Clearly, our performance exceeded expectations in the second quarter with Famous Footwear firing on all cylinders and our Wholesale Operations up double digits. To reflect our strong second quarter results, we are raising our adjusted EPS guidance range to $1.27 to $1.32.

While we look to be on track for a good back-to-school season, I would like to remind everyone that 1 week of back-to-school sales, or approximately $15 million of incremental sales, moved to the second quarter from the third quarter this year. This is in addition to the $7 million of wholesale sales, which shifted into the second quarter from the third quarter. And we're also seeing retailers beginning to indicate that they may be shipping some spring orders from the fourth quarter of this year to the first quarter of next, as they begin to really assess this -- more of this buy-now, wear-now trend.

So while we plan our business on a quarterly fiscal basis and you model it the same way, consumers don't always shop that way. They are shopping seasonally, it's not going to always flow perfectly from quarter-to-quarter, and that's going to include the back half of this year for us.

With that said, I believe we're retaining an appropriate amount of realism for the back half despite our strong first half, based on the current macro retail environment. And at this point, it's difficult to tell what impact, if any, this will have on our third and fourth quarters.

With that, I'd now like to turn the call over to Russ for a review of our financials and a little bit more detail around our guidance.

Russell C. Hammer

Thank you, Diane and thank you, everyone, for joining us on both the call and the webcast. We certainly appreciate it. We're pleased with how we delivered in the first half in a challenging environment. The second quarter was another proof point that we have the right strategies and the right products to deliver consistently on our promises to our shareholders. The execution of our strategies has delivered the results for our shareholders over the past 6 quarters, but we still have much work to do.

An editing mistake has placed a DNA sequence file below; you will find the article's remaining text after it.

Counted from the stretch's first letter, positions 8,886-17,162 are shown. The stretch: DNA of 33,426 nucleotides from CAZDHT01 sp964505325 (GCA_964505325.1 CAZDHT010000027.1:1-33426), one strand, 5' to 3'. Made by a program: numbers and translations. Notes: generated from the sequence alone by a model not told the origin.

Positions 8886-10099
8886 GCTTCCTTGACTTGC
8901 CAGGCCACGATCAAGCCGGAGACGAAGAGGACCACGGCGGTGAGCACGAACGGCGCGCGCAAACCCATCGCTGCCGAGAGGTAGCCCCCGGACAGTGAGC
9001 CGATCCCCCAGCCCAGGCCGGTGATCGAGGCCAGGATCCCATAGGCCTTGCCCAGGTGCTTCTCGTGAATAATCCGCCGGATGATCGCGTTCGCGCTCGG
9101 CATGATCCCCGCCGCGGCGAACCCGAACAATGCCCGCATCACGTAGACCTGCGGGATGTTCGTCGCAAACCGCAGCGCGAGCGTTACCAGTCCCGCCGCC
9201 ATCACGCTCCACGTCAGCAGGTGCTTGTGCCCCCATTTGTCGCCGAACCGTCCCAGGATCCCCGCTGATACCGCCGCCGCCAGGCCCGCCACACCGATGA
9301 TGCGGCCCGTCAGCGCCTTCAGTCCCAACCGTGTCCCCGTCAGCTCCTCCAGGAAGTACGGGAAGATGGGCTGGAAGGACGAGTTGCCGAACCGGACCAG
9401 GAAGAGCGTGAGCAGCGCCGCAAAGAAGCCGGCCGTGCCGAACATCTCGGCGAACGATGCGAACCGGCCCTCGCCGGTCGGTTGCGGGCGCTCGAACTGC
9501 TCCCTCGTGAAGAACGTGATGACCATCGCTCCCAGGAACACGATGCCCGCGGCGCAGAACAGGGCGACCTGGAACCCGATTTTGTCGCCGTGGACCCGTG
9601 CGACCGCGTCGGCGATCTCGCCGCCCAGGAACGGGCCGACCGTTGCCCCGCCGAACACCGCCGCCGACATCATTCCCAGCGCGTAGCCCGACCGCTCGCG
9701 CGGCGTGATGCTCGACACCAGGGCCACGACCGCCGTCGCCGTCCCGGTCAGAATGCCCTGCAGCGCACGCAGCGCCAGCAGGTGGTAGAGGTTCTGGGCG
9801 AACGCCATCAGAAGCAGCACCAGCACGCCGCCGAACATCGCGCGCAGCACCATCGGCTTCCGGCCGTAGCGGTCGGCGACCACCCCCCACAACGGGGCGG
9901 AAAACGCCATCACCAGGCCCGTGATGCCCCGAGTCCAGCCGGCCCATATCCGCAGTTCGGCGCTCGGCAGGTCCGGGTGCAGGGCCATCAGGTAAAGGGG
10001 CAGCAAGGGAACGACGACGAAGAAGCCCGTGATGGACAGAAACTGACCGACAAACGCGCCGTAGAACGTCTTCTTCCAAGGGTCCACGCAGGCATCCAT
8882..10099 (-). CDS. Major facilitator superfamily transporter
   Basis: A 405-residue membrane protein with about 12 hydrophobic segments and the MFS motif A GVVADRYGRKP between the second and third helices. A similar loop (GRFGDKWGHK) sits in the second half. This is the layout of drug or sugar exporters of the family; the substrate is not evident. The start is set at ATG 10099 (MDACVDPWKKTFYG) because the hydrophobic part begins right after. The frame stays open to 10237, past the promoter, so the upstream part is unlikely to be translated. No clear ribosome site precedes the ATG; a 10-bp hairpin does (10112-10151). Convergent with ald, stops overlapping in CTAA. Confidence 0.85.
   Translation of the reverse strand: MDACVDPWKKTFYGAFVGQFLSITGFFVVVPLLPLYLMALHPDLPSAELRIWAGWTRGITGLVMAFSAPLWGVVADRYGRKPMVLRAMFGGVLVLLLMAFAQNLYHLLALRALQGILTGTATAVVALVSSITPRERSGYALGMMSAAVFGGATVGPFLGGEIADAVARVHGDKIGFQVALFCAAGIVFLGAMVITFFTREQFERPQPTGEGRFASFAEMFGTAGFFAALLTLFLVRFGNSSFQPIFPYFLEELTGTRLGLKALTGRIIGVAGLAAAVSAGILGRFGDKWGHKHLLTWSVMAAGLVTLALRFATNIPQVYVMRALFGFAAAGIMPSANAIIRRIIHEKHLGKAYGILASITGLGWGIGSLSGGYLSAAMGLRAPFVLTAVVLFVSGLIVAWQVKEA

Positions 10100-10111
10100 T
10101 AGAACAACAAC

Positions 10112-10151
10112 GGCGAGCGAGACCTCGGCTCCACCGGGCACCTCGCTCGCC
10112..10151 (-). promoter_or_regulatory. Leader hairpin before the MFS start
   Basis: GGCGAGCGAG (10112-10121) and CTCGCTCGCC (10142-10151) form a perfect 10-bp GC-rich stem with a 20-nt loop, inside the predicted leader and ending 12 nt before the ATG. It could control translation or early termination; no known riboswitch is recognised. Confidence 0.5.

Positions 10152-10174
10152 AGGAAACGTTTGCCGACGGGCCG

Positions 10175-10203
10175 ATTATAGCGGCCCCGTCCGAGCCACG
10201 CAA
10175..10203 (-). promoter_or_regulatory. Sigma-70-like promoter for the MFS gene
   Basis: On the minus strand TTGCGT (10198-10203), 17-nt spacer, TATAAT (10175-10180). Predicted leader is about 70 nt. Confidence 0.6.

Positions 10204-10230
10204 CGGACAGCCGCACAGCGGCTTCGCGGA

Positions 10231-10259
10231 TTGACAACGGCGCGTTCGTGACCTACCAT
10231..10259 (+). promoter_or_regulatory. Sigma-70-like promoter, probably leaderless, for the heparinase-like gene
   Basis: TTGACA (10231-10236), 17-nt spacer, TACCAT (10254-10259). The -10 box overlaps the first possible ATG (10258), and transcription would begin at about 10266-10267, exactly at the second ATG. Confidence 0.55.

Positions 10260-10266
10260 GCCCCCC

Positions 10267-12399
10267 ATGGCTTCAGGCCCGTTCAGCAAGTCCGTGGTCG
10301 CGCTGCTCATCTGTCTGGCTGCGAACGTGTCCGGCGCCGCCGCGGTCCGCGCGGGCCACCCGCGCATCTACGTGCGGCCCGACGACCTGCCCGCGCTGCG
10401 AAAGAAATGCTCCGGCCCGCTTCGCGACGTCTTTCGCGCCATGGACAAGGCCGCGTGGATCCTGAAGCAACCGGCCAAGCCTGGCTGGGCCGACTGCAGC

Although Diane briefly reviewed our consolidated sales, I'd like to add a little more color. For the second quarter, we reported net sales of $621.7 million versus $564.9 million in the prior year, and both amounts excluded sales from discontinued operations. As a reminder, and to provide further clarity, discontinued operations include the Avia, Nevados, Vera Wang and Aigner brands. However, results for the second quarter included sales of approximately $1 million for brands and businesses we have exited. In the second quarter of last year, this amount was $2.8 million. The brands and businesses we've exited include our FX LaSalle and Brown Shoe Closet sales, and also our children and women's specialty wholesale brands. We will lap [ph] most remaining sales for these brands and businesses in the third quarter of this year.

On a GAAP basis, we reported net earnings of $15.4 million in the second quarter, or $0.35 per diluted share, versus a loss of $2.5 million in the prior year, or $0.06 per diluted share. Second quarter 2013 results included pretax portfolio realignment costs of $1.8 million, while the second quarter 2012 included portfolio realignment and other organization change costs of $14.6 million, also on a pretax basis.

On an adjusted basis, earnings in the second quarter improved 108% to $14.2 million, or $0.33 per diluted share. This is compared to earnings of $6.8 million, or $0.16 per diluted share in the second quarter of 2012.

I'd now like to turn to our individual businesses, beginning with Famous Footwear, which is part of our targeted family platform. As Diane discussed, we reported good second quarter results with same-store sales up 6.8%. These results were with 5 more stores year-over-year, and on a trailing 12-month basis, our revenue per square-foot has improved over $205. We remain on track to close or relocate about 60 stores and open 55 in 2013.

In the second quarter, we closed or relocated 14 stores and opened 19. Year-to-date, stores we've opened in 2013 are exceeding our pro forma targets, and that includes our first Canadian store, which opened at the end of the second quarter at the Toronto Premium Outlets.

Now turning to our Wholesale Operations, where sales of $180.5 million were up 12.4%, excluding sales from discontinued brands. Contemporary Fashion second quarter sales of $73.4 million, excluding sales from discontinued brands, were up 10.2%.

For our Healthy Living brands, wholesale sales of $106.1 million were up 14.4% in the second quarter, excluding sales from discontinued brands. For total wholesale, gross margin was up 20 basis points, as we continue to target lower initial costs and reduce markdowns and allowances.